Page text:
Common Probation Violations

If a person pleads guilty or is found guilty of a crime, that person’s sentence may include some amount of probation. As noted in an earlier post, probation allows individuals to serve all or a portion of their sentence in the community while preventing probation violation by complying with certain conditions set forth in their plea agreement.

While this presents a great opportunity to avoid serving additional jail time, probation will generally have a number of requirements that must be followed in order to complete it successfully.

Probation Violations

The most common way to prevent probation violations include:

Not Reporting to the Probation Officer

Under the terms of supervised probation, defendants are required to report to their probation officer periodically. The reporting is sometimes required to be in person. Other times reporting may be done over the telephone or through other means. If a probationer fails to report or falls out of communication with the probation officer, the officer may issue a probation violation warrant.

Failed Drug Screening

Many probation terms include periodic drug screenings. If a probationer tests positive for drugs for which they do not possess a valid prescription, the probation officer may issue a probation violation warrant.

New Criminal Charges

If a probationer is arrested on new criminal charges during the probationary period, this will also lead to a probation violation. 

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If one of the conditions of probation is violated, the probation officer can issue a violation warrant for the judge’s signature. This violation warrant must be issued and signed by the judge within the period of time set for the probation. Once the warrant is signed, the defendant will be served with a warrant so that the court can adjudicate whether or not the defendant is in violation. 

If the court determines that the terms of the probation were violated, the defendant faces a full range of punishment, subject to the judge’s discretion. The maximum punishment can be the full maximum sentence the defendant faced when found guilty. 

For example, if a defendant was on 2 years of probation and had successfully completed 23 months of probation when a violation was issued, the defendant could face up to 2 full years of jail time (despite having already completed almost 2 years of probation).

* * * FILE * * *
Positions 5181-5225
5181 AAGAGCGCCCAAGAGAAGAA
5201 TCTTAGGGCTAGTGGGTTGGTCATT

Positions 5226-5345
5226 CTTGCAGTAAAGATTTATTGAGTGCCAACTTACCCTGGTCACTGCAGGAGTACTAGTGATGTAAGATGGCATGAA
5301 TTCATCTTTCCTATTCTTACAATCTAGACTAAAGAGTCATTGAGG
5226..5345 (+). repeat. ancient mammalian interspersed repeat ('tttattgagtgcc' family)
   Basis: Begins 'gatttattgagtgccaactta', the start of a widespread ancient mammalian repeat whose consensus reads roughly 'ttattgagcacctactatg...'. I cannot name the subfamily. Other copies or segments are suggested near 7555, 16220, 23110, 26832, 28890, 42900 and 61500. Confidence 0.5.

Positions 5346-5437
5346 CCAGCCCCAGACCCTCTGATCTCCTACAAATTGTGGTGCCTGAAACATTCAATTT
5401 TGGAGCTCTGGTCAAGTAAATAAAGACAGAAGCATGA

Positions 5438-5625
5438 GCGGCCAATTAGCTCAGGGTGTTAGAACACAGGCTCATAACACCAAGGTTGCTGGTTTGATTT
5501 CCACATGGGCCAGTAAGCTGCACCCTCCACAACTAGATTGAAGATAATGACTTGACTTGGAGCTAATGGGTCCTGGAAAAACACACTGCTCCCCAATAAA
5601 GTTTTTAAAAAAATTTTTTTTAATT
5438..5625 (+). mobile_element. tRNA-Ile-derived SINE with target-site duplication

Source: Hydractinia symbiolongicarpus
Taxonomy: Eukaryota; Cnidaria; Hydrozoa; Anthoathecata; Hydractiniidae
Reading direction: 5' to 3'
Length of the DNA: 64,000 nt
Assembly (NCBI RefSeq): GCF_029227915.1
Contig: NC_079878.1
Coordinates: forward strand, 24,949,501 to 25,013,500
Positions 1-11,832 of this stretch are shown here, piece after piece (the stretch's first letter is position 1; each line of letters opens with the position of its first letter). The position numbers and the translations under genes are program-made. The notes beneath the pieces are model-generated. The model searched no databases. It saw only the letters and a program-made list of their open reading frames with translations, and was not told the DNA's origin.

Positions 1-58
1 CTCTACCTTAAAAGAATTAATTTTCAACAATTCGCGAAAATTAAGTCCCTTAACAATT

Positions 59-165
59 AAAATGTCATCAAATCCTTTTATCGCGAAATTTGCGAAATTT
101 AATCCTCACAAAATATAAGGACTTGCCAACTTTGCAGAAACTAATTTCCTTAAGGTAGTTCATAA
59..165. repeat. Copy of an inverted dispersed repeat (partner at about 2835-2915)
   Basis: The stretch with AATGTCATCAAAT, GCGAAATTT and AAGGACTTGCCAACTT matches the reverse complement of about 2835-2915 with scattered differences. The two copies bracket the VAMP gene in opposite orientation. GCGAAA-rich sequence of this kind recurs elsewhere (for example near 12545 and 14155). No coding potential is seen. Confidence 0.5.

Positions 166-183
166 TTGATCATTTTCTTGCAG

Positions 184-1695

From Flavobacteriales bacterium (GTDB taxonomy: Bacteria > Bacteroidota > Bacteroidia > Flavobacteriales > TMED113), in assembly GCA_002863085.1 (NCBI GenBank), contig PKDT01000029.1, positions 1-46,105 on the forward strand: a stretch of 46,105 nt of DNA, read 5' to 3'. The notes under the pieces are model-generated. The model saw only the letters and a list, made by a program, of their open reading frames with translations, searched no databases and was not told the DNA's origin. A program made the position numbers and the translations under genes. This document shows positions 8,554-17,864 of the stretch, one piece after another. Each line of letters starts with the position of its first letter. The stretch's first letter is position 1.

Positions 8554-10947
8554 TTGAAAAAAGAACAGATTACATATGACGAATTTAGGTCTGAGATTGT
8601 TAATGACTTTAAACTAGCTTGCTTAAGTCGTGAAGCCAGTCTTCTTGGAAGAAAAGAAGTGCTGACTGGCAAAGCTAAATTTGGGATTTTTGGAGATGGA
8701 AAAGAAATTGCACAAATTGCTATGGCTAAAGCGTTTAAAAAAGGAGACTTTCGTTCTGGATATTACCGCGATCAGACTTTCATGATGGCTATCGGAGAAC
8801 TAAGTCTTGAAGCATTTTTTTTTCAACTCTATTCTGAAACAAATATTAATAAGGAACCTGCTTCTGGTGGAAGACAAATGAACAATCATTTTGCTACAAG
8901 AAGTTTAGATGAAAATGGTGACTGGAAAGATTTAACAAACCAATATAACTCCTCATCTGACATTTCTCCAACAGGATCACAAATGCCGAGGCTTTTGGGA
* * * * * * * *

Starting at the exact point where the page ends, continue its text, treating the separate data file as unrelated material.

The court could also decide to restart the probationary period or to put additional restrictions on the defendant. Probationers are subject to the judge’s reasonable discretion when the terms of probation are violated, and judges are given a great deal of latitude in determining an appropriate outcome once a probation violation has been proven. 

Defense for a Probation Violation

If a probation violation warrant is issued for you there are, of course, many potential avenues of defense depending on the type of violation that was issued. 

One such defense that has been successful for prior clients is examining the dates of the probation violation warrant. These warrants must be issued and signed during the probation period. If they are issued and signed after this period, the court loses its authority to punish a violation of probation (even if the conduct relating to the violation occurred during the probation period). 

Attorney John Webb has successfully used this defense in prior cases; in one case, a client’s probation was violated in Sumner County, TN. In examining the paperwork relating to the violation, John realized that the paperwork was filed and signed following completion of the probation period. As a result, the court had no authority to issue the violation. As a result, the probation violation was dismissed. 

If probation was violated due to a failed drug screen, there are also potential ways to defend the violation. For example, it may make sense to have the sample retested to confirm that the test was accurate. Examining the methods of sample collection and processing could also be a potential defense. 

If a probation violation is issued related to new criminal charges, it often happens that the hearing for the probation violation is delayed until the new charges are adjudicated or probable cause for the new charges is established. If the new charges are found to be baseless, the probation violation may be resolved and dismissed as a result. 

The assistance of an experienced defense attorney is critical when facing a violation of probation since the potential penalties are so strict. 

Finding an Experienced Defense Attorney

Attorney John Webb has helped numerous clients facing probation violations in the past. 

In one prior case, John had a client in Rutherford County, TN who was on a probation sentence for drug possession. In the original case, the client was granted judicial diversion, which allows defendants to clear the criminal conviction from their record after successfully completing the program. During the probation period, this client was re-arrested on drug possession charges. 

During negotiations with the prosecutor, John was able to get the DA to agree to allow the client to stay on probation and retain his diversion so that his criminal history could later be wiped clean after completion. This was the best possible outcome for this client and the situation he faced; consult with an experienced defense attorney today to learn what you can do to have a successful outcome. 

Contact John Webb today!


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